Caffélatex, valves and inner tubes

Caffélatex is used with success as puncture-preventative inside latex and butyl tubes, for tyres and tubulars. Knowing how to use Caffélatex, valves and inner tubes together is easy and might avoid problems down the road.

Fitting a Caffélatex Valve Estension on a tubeless valve
Fitting a Caffélatex Valve Estension on a tubeless valve

Being a synthetic latex, Caffélatex is not as intrinsically “sticky” as natural latex sealants, showing a lower tendency to clog valves and valve mechanisms. Still, it’s important to learn how to use it properly to take full advantage of the puncture protection, reducing the drawbacks to the minimum.

General tips for long lasting valves, when using sealants:

  • to prevent clogging in the valve mechanisms, immediately inflate the inner tube after injecting Caffélatex through the valve, so that the air pumped inside will push any residual sealant inside, away from the valve mechanism.
  • As a regular practice whenever inflating Caffélatex-treated inner tubes, valve should be kept at a 3 or 9 o’clock position, to avoid sealant leaks through the valve.
  • Valves should always be closed after inflation.

What to do when clogging happens?

  • With RVC valves, clean or replace the valve core.
  • If the valve mechanism can’t be removed, a droplet of Caffélatex Remover can save the day (or the valve, or the tubular).

What to do when clogging happens in presence of valve extensions?

2mm
2 mm opening
4mm
4 mm opening

Valve extensions, like our Caffélatex Valve Extension, fitted on replaceable valve core valves (threading the valve mechanism on top of the extension) reduce the internal valve opening from 4 to 2 mm, a size compatible with that of punctures usually sealed by Caffélatex.
The sealant has obviously no way to distinguish the valve opening from an actual puncture, and might want to “fix” it.
In similar cases the valve functionality can be easily restored removing the valve mechanism and inserting a spoke inside the valve extension, freeing the valve opening.

If the valve extension (acting more like an inflating extension) leaves the valve mechanism on the original valve, so that it’s recessed inside the rim, freeing it becomes more difficult… but Caffélatex Remover is recommended.

Maximum repairable damage in a tube:

inner tubes stretch when inflated – being limited in their expansion only by the tyre – and punctures in a tube tend to change geometry and size depending on the inflating pressure.
As punctures in a tube grow in size increasing the pressure, the maximum damage a sealant can repair in a tubeless tyre (where the puncture size and geometry don’t change much with pressure) is bigger than that of an inner tube.
A sealant can generally repair punctures up to 1 mm in tubes, while it’s up to 4 or 5 times more in a tubeless tyre.

5 responses to “Caffélatex, valves and inner tubes

  1. I use cafffe latex in latex tubed tubular road tires. Since I can’t “see” into the tire / tube – I want to refresh the sealant on a regular schedule. What schedule do you recommend? I have decided on 20ml added every 90 days. OK? Too much? Too little? Too long? Too short?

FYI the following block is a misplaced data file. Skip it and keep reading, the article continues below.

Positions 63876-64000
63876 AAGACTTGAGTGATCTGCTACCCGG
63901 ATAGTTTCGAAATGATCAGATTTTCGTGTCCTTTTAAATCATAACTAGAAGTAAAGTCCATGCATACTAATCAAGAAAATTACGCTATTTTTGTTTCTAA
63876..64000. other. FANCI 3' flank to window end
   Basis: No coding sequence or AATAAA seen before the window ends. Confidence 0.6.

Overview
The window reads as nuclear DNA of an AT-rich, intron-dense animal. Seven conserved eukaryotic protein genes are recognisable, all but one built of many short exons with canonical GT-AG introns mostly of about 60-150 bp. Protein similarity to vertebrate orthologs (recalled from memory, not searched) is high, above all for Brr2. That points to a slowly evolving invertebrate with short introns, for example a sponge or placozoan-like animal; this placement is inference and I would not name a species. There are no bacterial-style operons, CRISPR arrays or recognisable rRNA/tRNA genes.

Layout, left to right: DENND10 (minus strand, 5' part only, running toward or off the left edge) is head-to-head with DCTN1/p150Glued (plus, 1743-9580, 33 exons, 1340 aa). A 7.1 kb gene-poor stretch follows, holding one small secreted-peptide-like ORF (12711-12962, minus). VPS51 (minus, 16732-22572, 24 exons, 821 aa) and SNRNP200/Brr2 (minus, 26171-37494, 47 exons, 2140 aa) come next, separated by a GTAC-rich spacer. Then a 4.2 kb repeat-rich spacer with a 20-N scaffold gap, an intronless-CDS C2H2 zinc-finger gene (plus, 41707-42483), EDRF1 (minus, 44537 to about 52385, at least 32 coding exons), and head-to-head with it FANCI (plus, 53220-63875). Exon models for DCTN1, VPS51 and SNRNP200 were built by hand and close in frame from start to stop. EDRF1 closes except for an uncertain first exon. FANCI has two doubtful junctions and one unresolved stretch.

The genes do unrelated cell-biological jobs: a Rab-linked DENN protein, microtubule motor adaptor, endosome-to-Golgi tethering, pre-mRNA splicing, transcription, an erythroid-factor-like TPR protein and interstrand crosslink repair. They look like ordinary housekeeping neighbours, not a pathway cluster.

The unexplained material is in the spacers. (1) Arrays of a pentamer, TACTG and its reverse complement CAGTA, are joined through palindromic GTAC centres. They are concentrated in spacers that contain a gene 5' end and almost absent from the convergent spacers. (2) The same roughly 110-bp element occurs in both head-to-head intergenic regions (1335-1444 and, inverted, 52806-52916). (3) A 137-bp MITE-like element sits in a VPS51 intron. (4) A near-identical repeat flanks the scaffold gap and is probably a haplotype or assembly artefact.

1. Hello Pierre,
      in a tubular latex inner tube, the expected Caffélatex lifespan is very long. We’ve seen cases where Caffélatex (around 30 ml for a normal road tubular) lasted more than 1 year inside a tubular. For safety, you could eventually add 20 ml every 6 months.
      Although there’s no direct method for checking sealant status inside a tubular, here’s what we recommend as indirect evaluation method:
      – put the valve at 3 or 9 ‘o clock (so that there’s no sealant coming out);
      – completely deflate the tubular;
      – allowing some minutes for the sealant to flow to the bottom of the tubular, pinch with your fingers the 6 ‘o clock area of the tubular (lowest point). If the sealant is still liquid, you should be able to feel or hear it when you squeeze the tubular.
      With this procedure you won’t be able to measure how much sealant is left inside your tubulars, but you’d know there’s still some liquid sealant inside and get an idea of how much.

  2. Thank you very much Alberto, due to the specific properties of Caffelatex, I think the first option is the easiest and cleanest. I will try that way!
    Many thanks.

  3. After filling tubeless setups with Caffelatex I have had a loss of latex from the base of the tubeless valve. It seemed to be a normal adaptation process, but some Caffelatex has been lost.
    Can I add more Caffelatex through the valve using the syringe? Will it damage the core of the valve? Is there any other procedure I can follow in order to add more sealant to my tubeless wheel?
    Thank you for your reply

    1. Hi Andrea, there’re several ways to add Caffélatex to your wheels.
      First of all, as Caffélatex formula is based on synthetic latex, it’s not as sticky as natural latex and won’t clog valve mechanisms as fast. So you can insert Caffélatex through the valve without removing the valve core (use an Injector, or the little tube provided with Caffélatex 60 ml pouches) without problems. When you’re done, just make sure you pump some air through the valve to avoid trapping sealant inside the valve mechanism when you close it (air pressure will push Caffélatex inside the tyre, where it’s needed).
      Otherwise you can do all the above but removing the valve core and mounting it afterwards. Still quite easy.
      As another option in case you don’t have an Injector or a similar suitable device, you can partially dismount the tyre and pour sealant inside that way… but breaking the tubeless tightness you will have to use a good air volume (compressor or a good floor pump) to have tyres inflated again.
      For any further question, please let us know.

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